I am both an author and a line editor at MuseItUp Publishing. I write for adults as Penny Lockwood Ehrenkranz. My first release through MuseItUp is Love Delivery, coming in August, 2011. In November, my historical romance, Lady-In-Waiting will be published. My time-travel romance, Mirror, Mirror, is scheduled for December, 2011.
Authors often struggle with their writing. When I first thought about writing Love Delivery, I wanted to tell a story about two people who were ordinary. I didn't want them to be gorgeous models, nor did I want them to be working in high-paying, high-profile jobs. I once worked in a donut shop as a teenager and thought this would be a job a woman might do who didn't have a college education. She would be a pleasant person who enjoys social contact. She would be intelligent and capable of managing the store and other employees. Ann, my main character in Love Delivery, is just such a person. She doesn't drink because an ex-husband was an alcoholic. She doesn't eat red meat because she loves animals. She's lonely and afraid of relationships after her failed marriage.
Tom, Ann's love interest, is a hard-working man who also doesn't have a college degree. He's handsome in a rugged sort of way and earns his living by delivery supplies to the donut shop where Ann works. He also is lonely and afraid of relationships. His former wife coerced him into a loveless marriage, and he, too, is hesitant to try again. Ann and Tom are physically and emotionally attracted to each other. They share many of the same interests, and they both begin to believe they are ready to move on with their lives an enter a new relationship.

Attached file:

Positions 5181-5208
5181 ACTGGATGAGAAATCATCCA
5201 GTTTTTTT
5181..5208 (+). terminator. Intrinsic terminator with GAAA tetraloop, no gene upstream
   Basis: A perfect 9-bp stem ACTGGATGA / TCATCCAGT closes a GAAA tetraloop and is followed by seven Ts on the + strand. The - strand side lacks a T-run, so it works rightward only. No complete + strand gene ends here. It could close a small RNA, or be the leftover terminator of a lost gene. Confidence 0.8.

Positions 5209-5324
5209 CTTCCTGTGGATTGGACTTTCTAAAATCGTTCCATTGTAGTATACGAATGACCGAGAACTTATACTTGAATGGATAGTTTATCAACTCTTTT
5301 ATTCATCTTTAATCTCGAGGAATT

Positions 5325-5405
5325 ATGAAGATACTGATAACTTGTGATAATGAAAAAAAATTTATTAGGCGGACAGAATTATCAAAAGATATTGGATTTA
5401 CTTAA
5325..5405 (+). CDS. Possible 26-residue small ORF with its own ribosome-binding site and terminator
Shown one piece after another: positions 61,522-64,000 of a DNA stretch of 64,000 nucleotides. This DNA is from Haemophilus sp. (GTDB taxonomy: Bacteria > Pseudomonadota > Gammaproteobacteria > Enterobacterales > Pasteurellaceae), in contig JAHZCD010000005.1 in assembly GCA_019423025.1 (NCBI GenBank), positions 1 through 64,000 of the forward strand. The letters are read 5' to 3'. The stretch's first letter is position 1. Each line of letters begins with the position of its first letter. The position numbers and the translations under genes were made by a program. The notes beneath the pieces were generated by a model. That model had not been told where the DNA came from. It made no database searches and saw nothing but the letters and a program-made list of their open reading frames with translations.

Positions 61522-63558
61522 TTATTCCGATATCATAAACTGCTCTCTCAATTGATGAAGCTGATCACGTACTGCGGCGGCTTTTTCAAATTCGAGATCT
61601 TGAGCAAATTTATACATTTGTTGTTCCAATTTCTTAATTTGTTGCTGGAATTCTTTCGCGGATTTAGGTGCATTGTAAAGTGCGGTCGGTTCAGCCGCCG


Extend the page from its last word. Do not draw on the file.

Sounds like this would be an easy story to write, yet I struggled with it. Writing romance shouldn't be difficult. After all, we all have romance in our lives. Yet, to put this on paper, an author must be able to craft a story that holds a reader's interest, have obstacles for the main characters to over come, and be able to let the reader know what's going on, not only in the woman's head, but the man's head as well.
This is where my problems writing Love Delivery began. Switching points of view is a difficult piece of writing to perfect. If the writer hops from one head to another, without making a clear scene switch, the reader is lost. It's easy to jump back and forth, paragraph to paragraph, but that leaves the reader in a quandary. The trick is for the writer to be able to show the reader what the two main characters are thinking about each other but yet keep these thoughts separated by scenes.
I tried writing the story in only Ann's POV, but Tom's POV kept intruding. Then, I tried writing it in Tom's POV, but once again, Ann's thoughts wanted to be heard. I had read some romance where the author successfully jumped back and forth between characters' points of view and tried that, too. I thought I finally had it, but when I submitted Love Delivery, the response came back: interesting story, good characters, but too much head-hopping. Back to the computer I went. This time, I was able to bring in both characters' points of view, but I did so by hearing Ann's thoughts in one scene, closing the scene and then turning to Tom's thoughts by starting a completely new scene in the story.
The end result is a story, which I hope you as a romance reader will enjoy. Look for it at the Muse store in August.